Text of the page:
You’d think that this cowardly blowhard is not deserving of any respect. Any reasonable person would make that judgment.

But something different happens. Jesus reveals himself to the disciples on that beach as they share some fish and bread, and then he turns to Peter and asks him a question. “Do you love me?”

I wonder what goes through Peter’s head when Jesus asks the question. “Is this his weird way of reminding me of how I failed him? What is he getting at?”

But Peter answers him in a straightforward way. “You know I love you.”

Now I wonder if Jesus is thinking: “Yeah, you loved me a lot when that servant girl was asked if you were one of my followers.” But no. Jesus isn’t going there. He simply says “Tend my lambs.”

So now we are back to Peter being given an assignment, just as he was given an assignment when Jesus said “Peter. You’re the rock upon whom I build my church.” Redemption after failing in the most dramatic way…it’s a sweet thing.

But Jesus isn’t done yet. He has another question for Peter. “Do you love me?” And Peter thinks, “well, maybe he’s asking again because he really didn’t hear me the first time.” And so he says “Yes, I love you.” And Jesus says, “Tend my sheep.” Peter nods…he gets the message. He’s supposed to be a leader by taking care of everyone. That’s the way it is…but Jesus says one more time – one more time! – “Do you love me?”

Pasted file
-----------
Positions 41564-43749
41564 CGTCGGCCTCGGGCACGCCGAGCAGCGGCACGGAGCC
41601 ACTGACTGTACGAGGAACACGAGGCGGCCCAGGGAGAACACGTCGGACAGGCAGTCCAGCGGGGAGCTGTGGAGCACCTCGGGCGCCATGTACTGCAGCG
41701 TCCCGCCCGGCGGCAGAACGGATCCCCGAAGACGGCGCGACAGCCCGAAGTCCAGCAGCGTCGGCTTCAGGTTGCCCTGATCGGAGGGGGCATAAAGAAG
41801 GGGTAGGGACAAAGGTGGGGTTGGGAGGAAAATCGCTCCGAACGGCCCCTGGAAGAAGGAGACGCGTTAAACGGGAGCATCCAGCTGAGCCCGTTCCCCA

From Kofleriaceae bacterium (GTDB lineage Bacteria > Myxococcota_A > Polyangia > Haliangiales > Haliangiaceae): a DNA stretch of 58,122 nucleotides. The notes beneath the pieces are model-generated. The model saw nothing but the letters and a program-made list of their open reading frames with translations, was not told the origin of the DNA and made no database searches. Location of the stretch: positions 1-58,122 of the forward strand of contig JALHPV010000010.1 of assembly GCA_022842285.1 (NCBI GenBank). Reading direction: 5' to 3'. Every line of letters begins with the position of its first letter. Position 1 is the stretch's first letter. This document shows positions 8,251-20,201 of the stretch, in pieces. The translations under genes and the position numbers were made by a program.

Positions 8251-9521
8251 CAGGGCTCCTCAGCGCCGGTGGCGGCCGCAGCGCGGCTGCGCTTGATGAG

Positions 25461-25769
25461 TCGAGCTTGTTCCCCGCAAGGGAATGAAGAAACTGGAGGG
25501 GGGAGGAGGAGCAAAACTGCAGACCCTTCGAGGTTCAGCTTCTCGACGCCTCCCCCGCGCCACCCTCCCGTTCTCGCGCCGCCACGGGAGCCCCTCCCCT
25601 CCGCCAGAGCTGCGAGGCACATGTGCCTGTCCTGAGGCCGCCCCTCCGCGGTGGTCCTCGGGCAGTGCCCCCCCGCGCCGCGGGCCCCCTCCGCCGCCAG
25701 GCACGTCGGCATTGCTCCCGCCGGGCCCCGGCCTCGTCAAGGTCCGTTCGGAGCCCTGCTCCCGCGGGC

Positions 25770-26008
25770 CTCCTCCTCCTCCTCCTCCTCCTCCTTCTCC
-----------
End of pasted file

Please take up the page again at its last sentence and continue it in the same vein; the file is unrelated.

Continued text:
Peter may be thinking that Jesus has utterly lost his mind, or worse, that Jesus doesn’t trust him at all anymore. Why else would he ask three times? And he says “Oh, for goodness sake, you know that I love you.”

And Jesus says, “Feed my sheep….follow me.”

Three times, Jesus asks him. Might it have something to do with the fact that Peter failed three times, denying Jesus in his time of crisis? Might it be a way to make completely sure that Peter is now ready for the task at hand?

Or is it something different? Is it three times of forgiveness? Is it a reminder to Peter that Jesus really does trust him to lead, even after what had happened? Is it a way of telling Peter and telling us that despite our flaws and failings, the Lord sees something in us that others might not? The Lord recognizes the possibilities within us and encourages us to fulfill those possibilities.

That has a bearing on how we look at ourselves, of course, because we are remarkably good at criticizing ourselves, seeing our limitations. But it also has a bearing on how we look at others.

I’ve been thinking of a YouTube video I saw a few days ago. It was the story of a young man with Asperger’s Syndrome, a high-functioning form of autism. As is often the case with children with this syndrome, it didn’t take much stimulation to cause the youngster to melt down. I suspect when that happened, he looked an awful lot like kids I’ve seen melting down in the supermarket, kids who’ve caused me to think “why doesn’t that parent take the kid outside?,” not realizing that this is autism, not bad behavior.